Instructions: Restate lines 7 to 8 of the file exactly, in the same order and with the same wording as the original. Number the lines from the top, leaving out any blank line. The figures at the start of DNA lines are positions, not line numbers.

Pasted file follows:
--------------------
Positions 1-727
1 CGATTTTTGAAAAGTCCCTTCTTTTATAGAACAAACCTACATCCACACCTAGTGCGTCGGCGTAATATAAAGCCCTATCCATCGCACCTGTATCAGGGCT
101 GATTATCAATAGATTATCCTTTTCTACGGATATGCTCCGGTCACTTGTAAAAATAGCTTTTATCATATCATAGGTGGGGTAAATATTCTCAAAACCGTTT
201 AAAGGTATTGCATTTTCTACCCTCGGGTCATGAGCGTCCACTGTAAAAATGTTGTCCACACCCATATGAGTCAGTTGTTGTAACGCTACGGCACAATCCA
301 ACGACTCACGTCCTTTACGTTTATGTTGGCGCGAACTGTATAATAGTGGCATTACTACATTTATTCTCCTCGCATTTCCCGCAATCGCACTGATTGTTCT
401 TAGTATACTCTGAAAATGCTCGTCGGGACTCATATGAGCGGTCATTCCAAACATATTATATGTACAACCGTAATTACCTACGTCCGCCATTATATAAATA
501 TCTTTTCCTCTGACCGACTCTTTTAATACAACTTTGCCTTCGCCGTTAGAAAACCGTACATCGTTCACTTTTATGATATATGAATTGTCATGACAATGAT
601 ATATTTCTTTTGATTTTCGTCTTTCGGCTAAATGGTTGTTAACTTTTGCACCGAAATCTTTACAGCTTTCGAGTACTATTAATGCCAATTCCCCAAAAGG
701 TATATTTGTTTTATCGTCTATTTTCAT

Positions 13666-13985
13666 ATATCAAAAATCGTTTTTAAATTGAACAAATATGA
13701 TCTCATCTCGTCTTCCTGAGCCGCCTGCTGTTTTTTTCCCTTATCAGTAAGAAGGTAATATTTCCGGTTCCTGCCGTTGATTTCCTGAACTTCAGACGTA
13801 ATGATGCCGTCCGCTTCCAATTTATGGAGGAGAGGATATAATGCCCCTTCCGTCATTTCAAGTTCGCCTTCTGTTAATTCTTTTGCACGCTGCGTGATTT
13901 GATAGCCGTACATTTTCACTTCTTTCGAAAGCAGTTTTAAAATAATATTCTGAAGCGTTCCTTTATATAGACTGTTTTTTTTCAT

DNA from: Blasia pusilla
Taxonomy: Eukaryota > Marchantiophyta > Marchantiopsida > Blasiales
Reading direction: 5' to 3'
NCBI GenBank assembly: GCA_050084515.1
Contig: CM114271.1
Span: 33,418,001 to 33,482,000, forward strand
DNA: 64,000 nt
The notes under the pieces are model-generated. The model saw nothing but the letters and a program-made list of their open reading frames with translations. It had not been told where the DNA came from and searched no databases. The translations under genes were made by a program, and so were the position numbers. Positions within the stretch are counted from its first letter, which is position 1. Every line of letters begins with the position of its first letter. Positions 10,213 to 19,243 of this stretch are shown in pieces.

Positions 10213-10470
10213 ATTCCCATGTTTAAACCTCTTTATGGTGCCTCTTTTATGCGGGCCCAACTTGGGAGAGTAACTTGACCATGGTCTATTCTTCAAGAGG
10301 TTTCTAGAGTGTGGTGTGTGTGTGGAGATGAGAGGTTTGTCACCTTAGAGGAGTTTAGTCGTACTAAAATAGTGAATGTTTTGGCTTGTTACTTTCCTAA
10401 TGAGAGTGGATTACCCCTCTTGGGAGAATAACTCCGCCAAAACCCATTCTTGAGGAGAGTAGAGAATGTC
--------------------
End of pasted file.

501 TCTTTTCCTCTGACCGACTCTTTTAATACAACTTTGCCTTCGCCGTTAGAAAACCGTACATCGTTCACTTTTATGATATATGAATTGTCATGACAATGAT
601 ATATTTCTTTTGATTTTCGTCTTTCGGCTAAATGGTTGTTAACTTTTGCACCGAAATCTTTACAGCTTTCGAGTACTATTAATGCCAATTCCCCAAAAGG